Detroit hip-hop group Clear Soul Forces prove they're no flash in the pan

From left: E-fav, L.A.Z., Noveliss, and Ilajide.
From left: E-fav, L.A.Z., Noveliss, and Ilajide. Courtesy of the artist

Back in 2012, Clear Soul Forces burst onto the scene with the release of their first album, Detroit Revolution(s). The four members in the group — Noveliss, L.A.Z., E-Fav, and Ilajide — hit the ground running with hard-hitting beats and endless punchlines, and were lauded as the next generation of Detroit's storied underground hip-hop community. The success of Revolution(s) led to a European tour and respect from die-hard rap fans the world over, but it wasn't necessarily a guarantee that CSF would do more than release an acclaimed first album.

Turns out there's more where that came from.

In the five-plus years since CSF came on the scene, the group has released multiple EPs and two more full-length projects: 2013's Gold PP7's and 2015's Fab Five. In the last three years, each CSF member has released solo albums, collaborated with other artists, and continued to develop their skills. The goal, however, was to eventually release another CSF album — the timing just needed to be right.

"The period when we were releasing our solo projects was meant for us to grow on our own," says E-Fav. "We make music differently as a group, so it's great to be doing that again."

On Friday, CSF return with their newest record, Still. Released via Fat Beats Records, the album is 11 tracks of pure Detroit hip-hop. Produced entirely by Ilajide, Still keeps the boom-bap tradition alive and moves it forward. "Some of these beats on the album have been in the CSF stash for a few years now, and some of them are fresh out the oven," Ilajide says. "It's never set in stone what beats are going to make the album. I feel like I'm at a way better place with my beats right now. I've evolved and I've grown and I'm excited to be able to showcase that."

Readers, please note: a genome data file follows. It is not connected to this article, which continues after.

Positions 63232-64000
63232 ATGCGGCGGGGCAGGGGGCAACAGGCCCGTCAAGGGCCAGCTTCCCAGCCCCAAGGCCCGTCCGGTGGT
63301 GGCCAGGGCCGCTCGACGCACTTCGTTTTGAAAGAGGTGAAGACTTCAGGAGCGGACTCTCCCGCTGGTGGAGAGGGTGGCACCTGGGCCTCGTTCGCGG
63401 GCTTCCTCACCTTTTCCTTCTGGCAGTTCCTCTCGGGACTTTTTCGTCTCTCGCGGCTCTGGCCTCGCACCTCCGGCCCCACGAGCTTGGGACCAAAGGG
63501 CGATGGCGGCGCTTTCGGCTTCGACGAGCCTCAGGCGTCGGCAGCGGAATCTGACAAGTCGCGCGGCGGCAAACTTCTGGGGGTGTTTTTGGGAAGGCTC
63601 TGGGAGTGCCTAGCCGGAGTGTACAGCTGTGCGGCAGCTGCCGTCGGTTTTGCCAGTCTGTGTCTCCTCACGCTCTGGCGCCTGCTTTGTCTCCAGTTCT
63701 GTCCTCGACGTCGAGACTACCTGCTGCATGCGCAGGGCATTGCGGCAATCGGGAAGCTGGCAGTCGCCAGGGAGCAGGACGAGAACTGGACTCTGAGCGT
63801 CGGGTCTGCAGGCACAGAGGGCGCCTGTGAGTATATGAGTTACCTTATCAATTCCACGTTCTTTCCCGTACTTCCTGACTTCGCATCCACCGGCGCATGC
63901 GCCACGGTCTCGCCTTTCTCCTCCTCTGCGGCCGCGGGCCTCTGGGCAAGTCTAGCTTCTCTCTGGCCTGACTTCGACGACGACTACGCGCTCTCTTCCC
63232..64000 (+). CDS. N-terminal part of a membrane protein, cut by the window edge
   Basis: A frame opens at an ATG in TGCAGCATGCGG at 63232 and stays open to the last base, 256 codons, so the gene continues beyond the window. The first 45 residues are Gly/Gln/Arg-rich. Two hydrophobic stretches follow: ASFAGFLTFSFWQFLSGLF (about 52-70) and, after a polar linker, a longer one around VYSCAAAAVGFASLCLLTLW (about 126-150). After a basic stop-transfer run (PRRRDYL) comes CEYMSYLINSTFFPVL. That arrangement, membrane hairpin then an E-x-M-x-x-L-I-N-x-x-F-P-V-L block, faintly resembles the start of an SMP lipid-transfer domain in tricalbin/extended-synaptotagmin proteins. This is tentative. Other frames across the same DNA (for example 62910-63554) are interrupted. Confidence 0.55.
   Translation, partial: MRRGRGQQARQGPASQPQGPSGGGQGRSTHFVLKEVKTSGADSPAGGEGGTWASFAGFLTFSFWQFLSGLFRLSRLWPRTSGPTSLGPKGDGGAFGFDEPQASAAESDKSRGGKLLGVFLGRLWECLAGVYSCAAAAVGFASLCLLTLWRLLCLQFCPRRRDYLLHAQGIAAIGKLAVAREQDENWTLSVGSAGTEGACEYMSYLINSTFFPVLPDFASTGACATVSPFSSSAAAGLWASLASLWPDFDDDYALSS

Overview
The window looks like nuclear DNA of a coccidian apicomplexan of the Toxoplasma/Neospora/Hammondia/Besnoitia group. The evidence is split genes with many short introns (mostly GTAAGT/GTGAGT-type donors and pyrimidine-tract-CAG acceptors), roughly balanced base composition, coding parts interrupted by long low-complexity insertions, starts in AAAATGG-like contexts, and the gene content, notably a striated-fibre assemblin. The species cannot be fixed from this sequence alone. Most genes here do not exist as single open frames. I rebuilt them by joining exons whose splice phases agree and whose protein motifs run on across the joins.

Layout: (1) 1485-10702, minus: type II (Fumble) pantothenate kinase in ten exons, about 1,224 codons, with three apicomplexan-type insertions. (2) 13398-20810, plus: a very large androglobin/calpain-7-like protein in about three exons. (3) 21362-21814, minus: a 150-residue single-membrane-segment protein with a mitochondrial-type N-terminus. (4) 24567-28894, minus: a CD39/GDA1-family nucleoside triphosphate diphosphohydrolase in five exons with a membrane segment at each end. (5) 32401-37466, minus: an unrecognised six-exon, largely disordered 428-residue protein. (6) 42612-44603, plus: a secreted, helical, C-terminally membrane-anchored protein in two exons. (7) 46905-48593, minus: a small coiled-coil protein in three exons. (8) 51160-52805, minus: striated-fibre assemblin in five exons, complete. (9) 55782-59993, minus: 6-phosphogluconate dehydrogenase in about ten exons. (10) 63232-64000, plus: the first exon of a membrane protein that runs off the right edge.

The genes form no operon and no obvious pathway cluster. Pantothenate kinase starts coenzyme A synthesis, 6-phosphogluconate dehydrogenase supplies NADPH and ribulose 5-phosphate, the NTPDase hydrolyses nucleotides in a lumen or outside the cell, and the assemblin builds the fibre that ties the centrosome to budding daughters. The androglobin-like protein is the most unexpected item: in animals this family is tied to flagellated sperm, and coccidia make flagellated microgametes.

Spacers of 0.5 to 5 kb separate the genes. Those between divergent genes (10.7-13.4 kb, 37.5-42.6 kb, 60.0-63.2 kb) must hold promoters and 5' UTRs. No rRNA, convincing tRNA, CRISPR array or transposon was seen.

Lyrically, the album is full of anime and comic-book references, shots at white America, boasts about the members' skills on the microphone, and more. Throughout the album, the group moves as one — effortlessly trading verses back and forth with each other. "We're making history just by being present," says L.A.Z. "It ain't nobody doing this like we are. I just know that positive shit is going to come from (the release of Still). Opportunities and whatnot. I'm looking forward to capitalizing on that and keeping the momentum going."

"Our new album is dope," Noveliss says. "I'm excited for the world to hear us collectively on a project again. Being a rap group in 2019 is cool. It's definitely a rarity now. Not in the sense of dudes being a collective, but in the sense of teamwork and cohesiveness — which is what we practice and offer."

When we spoke with the group by phone, they were driving from Los Angeles to Seattle while on tour to promote the album. After Seattle, they performed in Albuquerque, Houston, New Orleans, and other cities across the country. CSF will finish the tour with a final performance in Detroit on Thursday at Deluxx Fluxx.

Going on a U.S. tour is a definite milestone for any underground hip-hop group, especially when it's put together independently.

"We were way more hands-on this time around," says L.A.Z. "The European tour was done with a booking agent, and it's almost like it's done in the dark. People sending emails with flight information and flyers and you just show up without any idea of what's happening. This U.S. tour was self-powered. You're building it yourself, as opposed to just being given something."

Clear Soul Forces perform on Thursday, Feb. 21 at Deluxx Fluxx; 274 Library St., Detroit; 313-788-7015;; Doors at 7 p.,m.; Tickets are $10.

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